EMILY PAULINE JOHNSON (1861-1913)
by Kemisha Newman & Sarah Jamieson
One of the most famous Canadian writers of all time, Emily Pauline Johnson was born on the Six Nations Reserve in the Grand River valley, close to Brantford, Ontario. Her father, Chief George Johnson, was one of a line of hereditary chiefs who had distinguished themselves in fighting for the British in the American Revolution and the War of 1812; her mother, Emily Howells, was an Englishwoman whose father was a prominent abolitionist in the United States, and whose cousin, William Dean Howells, was the editor of the prestigious Harper’s magazine. From her parents, Johnson learned to value both sides of her ancestry: her mother introduced her to the classics of English and American literature, while her father and grandfather, themselves ardent British loyalists, also instilled in her a profound pride in her Mohawk heritage by telling stories of their ancestors. The mixing of cultural influences that defined Johnson’s family life is characteristic of her poetry and central to its political message: using prestigious English literary forms such as the soliloquy and the lyric, forms that could readily be understood and appreciated by her predominantly white audience, Johnson sought to draw their attention to the disenfranchisement of aboriginal people in Canada, whose lands were being appropriated and whose cultural traditions suppressed within a country that did not regard them—including Johnson herself-- as citizens.
During her lifetime, Johnson was best known as a poet-performer. In an age when dramatic poetry readings were a popular form of entertainment, Johnson toured extensively between 1893 and 1909, giving riveting performances of her own works to enthralled audiences in packed houses across Canada, as well as in the United States and England. One of her most popular performance pieces was “A Cry From and Indian Wife,” a dramatic monologue in heroic couplets that provides an aboriginal point of view on the Northwest Rebellion in Manitoba in 1885, and passionately defends aboriginal land claims. Another was “The Song My Paddle Sings,” a poem that recounts the pleasures of canoeing in a fast-flowing river, and became a Canadian campfire classic. As her performance career gained momentum, Johnson developed a unique stage persona: for the first half of her show, she recited her “Indian” poems in a fringed buckskin costume of her own devising; for the second half she would change into a fashionable evening gown and elegant upswept hairstyle to recite works written in a more traditionally Romantic idiom. These costumes enhanced the contrast between what her audiences perceived as the oppositional sides of her heritage, the “savage” and the “civilized.”
Johnson’s ability to manipulate these cultural signifiers in her act indicates the complexity of her relationship with her audience, with her aboriginal ancestry, and of her position in Canadian literary culture after her death. Johnson’s critics accuse her of trafficking in the very stereotypes that she herself protests (her “Indian” costume bears more than a passing resemblance to similar outfits worn in Buffalo Bill’s Wild West shows), and her second-act switch into evening dress provided her audience with a reassuring image of the kind of assimilation expected of aboriginal people, and confirmed their assumptions of European cultural superiority. To Johnson’s defenders, these aspects of her persona demonstrate her astuteness as a performer who realized that it was only by working within the limits of audience expectation that she could make a living for herself, and hopefully get her political message across at the same time. While the controversies surrounding Johnson’s career continue to be debated, she is unquestionably one of the most compelling and original voices in Canadian post-Confederation literature.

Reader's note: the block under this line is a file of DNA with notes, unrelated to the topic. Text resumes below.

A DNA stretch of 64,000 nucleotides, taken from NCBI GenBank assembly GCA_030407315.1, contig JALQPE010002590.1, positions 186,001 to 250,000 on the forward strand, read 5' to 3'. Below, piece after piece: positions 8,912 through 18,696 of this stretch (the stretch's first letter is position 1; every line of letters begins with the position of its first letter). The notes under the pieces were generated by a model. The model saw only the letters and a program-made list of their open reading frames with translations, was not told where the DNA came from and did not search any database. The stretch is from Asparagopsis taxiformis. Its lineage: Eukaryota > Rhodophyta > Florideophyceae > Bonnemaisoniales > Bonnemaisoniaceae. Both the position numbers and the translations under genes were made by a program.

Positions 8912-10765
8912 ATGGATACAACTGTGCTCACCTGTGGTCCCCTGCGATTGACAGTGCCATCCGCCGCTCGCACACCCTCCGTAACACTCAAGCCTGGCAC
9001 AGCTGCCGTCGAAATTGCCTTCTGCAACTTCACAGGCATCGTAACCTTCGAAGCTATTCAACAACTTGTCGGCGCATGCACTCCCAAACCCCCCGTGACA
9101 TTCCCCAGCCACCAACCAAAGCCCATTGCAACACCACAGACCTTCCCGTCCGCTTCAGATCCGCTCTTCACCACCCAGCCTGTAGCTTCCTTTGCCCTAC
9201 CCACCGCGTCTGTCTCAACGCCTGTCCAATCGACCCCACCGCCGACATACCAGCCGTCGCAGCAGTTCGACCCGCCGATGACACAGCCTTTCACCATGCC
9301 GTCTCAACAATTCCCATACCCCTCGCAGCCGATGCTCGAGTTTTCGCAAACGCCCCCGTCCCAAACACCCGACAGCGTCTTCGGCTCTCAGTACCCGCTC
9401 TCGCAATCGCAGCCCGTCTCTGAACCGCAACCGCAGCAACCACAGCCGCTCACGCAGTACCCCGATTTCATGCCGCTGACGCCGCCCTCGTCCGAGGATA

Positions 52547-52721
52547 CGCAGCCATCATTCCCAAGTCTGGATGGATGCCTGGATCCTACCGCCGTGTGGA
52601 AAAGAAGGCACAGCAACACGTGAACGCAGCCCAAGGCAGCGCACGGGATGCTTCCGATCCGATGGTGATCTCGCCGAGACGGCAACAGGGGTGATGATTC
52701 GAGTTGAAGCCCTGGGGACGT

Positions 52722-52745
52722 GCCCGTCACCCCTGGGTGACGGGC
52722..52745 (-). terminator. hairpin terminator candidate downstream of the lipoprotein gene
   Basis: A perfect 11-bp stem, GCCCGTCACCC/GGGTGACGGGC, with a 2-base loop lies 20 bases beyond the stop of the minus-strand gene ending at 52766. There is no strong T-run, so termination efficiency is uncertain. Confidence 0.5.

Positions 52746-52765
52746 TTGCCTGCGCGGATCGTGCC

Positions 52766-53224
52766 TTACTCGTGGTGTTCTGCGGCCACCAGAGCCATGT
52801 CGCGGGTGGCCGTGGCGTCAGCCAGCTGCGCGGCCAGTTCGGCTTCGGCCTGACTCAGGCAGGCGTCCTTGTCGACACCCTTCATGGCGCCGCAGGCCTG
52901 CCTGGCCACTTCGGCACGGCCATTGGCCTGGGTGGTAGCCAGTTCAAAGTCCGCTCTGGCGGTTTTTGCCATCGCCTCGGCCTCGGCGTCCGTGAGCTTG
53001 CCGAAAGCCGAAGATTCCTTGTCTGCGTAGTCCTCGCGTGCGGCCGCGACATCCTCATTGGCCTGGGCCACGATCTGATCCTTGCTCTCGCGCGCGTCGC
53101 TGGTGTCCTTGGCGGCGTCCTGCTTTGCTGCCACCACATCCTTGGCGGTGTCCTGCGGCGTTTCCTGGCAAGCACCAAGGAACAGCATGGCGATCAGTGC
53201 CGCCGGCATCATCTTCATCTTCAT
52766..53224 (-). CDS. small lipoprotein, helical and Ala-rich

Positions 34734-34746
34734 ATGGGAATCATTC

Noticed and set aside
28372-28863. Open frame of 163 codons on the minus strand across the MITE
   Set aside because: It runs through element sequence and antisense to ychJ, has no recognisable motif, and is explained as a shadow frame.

Visually, when she performed, Johnson would start the event wearing a buckskin costume to read Indian poems before changing into an evening gown for the rest of her act. In 1886, Johnson adopted the Mohawk name of “Tekahionwake” and toured as “Mohawk Princess.”
Johnson had a complicated relationship with her audience. On her recital tours, which lasted from 1893 until 1909, she performed poetry as well as comedy in locations across England and North America. Johnson became a successful poet-performer, which enabled her to support herself and her mother. Still, she was sometimes frustrated. In 1894, Johnson wrote to her friend, Harry O’Brien to complain that she was forced to write literary pot-boilers, which are poor quality poems written quickly to make money. Basically, Johnson was complaining that her audiences wanted particular kinds of poems and as a touring artist, she was at their mercy. She struggled with this. Her lament in this letter was that she could have taught her audiences so much more if only they had been receptive.
Johnson’s literary career extended beyond the recital tours, however. She became established when two of her poems were included in the English anthology, Songs of the Great Dominion (1889). She would later publish collections of her poems and short fiction. Though famous as poet, when Johnson stopped performing, she turned her focus primarily to fiction. She was better able to support herself in part due to how well she had succeeded on her literary tours.